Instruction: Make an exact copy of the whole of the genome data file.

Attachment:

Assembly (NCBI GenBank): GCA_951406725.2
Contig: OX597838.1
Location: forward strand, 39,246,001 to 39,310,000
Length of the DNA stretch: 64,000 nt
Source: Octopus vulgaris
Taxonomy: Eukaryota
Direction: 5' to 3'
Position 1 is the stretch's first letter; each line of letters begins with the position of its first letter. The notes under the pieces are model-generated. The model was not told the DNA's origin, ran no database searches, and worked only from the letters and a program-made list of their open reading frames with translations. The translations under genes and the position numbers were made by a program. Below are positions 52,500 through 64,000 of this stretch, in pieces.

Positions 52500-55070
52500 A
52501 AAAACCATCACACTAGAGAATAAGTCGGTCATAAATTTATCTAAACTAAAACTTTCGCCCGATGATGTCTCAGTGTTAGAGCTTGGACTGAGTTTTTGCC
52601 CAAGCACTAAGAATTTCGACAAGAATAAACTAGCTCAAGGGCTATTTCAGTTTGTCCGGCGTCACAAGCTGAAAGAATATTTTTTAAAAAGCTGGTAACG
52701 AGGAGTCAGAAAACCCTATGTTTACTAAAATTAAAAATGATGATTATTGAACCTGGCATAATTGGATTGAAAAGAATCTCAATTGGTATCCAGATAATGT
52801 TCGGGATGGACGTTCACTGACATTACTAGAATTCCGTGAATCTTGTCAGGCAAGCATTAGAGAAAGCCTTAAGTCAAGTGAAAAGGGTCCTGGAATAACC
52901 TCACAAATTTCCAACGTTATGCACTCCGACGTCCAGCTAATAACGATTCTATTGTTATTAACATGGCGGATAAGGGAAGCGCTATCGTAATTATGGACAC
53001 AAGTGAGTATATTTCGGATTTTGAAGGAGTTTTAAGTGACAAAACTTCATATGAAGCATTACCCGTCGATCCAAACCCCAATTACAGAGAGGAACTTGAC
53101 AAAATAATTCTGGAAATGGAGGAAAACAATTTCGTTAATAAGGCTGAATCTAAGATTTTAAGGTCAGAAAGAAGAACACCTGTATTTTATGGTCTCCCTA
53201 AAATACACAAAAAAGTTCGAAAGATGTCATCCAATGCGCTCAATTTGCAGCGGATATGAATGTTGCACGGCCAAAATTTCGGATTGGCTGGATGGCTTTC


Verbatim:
Assembly (NCBI GenBank): GCA_951406725.2
Contig: OX597838.1
Location: forward strand, 39,246,001 to 39,310,000
Length of the DNA stretch: 64,000 nt
Source: Octopus vulgaris
Taxonomy: Eukaryota
Direction: 5' to 3'
Position 1 is the stretch's first letter; each line of letters begins with the position of its first letter. The notes under the pieces are model-generated. The model was not told the DNA's origin, ran no database searches, and worked only from the letters and a program-made list of their open reading frames with translations. The translations under genes and the position numbers were made by a program. Below are positions 52,500 through 64,000 of this stretch, in pieces.

Positions 52500-55070
52500 A
52501 AAAACCATCACACTAGAGAATAAGTCGGTCATAAATTTATCTAAACTAAAACTTTCGCCCGATGATGTCTCAGTGTTAGAGCTTGGACTGAGTTTTTGCC
52601 CAAGCACTAAGAATTTCGACAAGAATAAACTAGCTCAAGGGCTATTTCAGTTTGTCCGGCGTCACAAGCTGAAAGAATATTTTTTAAAAAGCTGGTAACG
52701 AGGAGTCAGAAAACCCTATGTTTACTAAAATTAAAAATGATGATTATTGAACCTGGCATAATTGGATTGAAAAGAATCTCAATTGGTATCCAGATAATGT
52801 TCGGGATGGACGTTCACTGACATTACTAGAATTCCGTGAATCTTGTCAGGCAAGCATTAGAGAAAGCCTTAAGTCAAGTGAAAAGGGTCCTGGAATAACC
52901 TCACAAATTTCCAACGTTATGCACTCCGACGTCCAGCTAATAACGATTCTATTGTTATTAACATGGCGGATAAGGGAAGCGCTATCGTAATTATGGACAC
53001 AAGTGAGTATATTTCGGATTTTGAAGGAGTTTTAAGTGACAAAACTTCATATGAAGCATTACCCGTCGATCCAAACCCCAATTACAGAGAGGAACTTGAC
53101 AAAATAATTCTGGAAATGGAGGAAAACAATTTCGTTAATAAGGCTGAATCTAAGATTTTAAGGTCAGAAAGAAGAACACCTGTATTTTATGGTCTCCCTA
53201 AAATACACAAAAAAGTTCGAAAGATGTCATCCAATGCGCTCAATTTGCAGCGGATATGAATGTTGCACGGCCAAAATTTCGGATTGGCTGGATGGCTTTC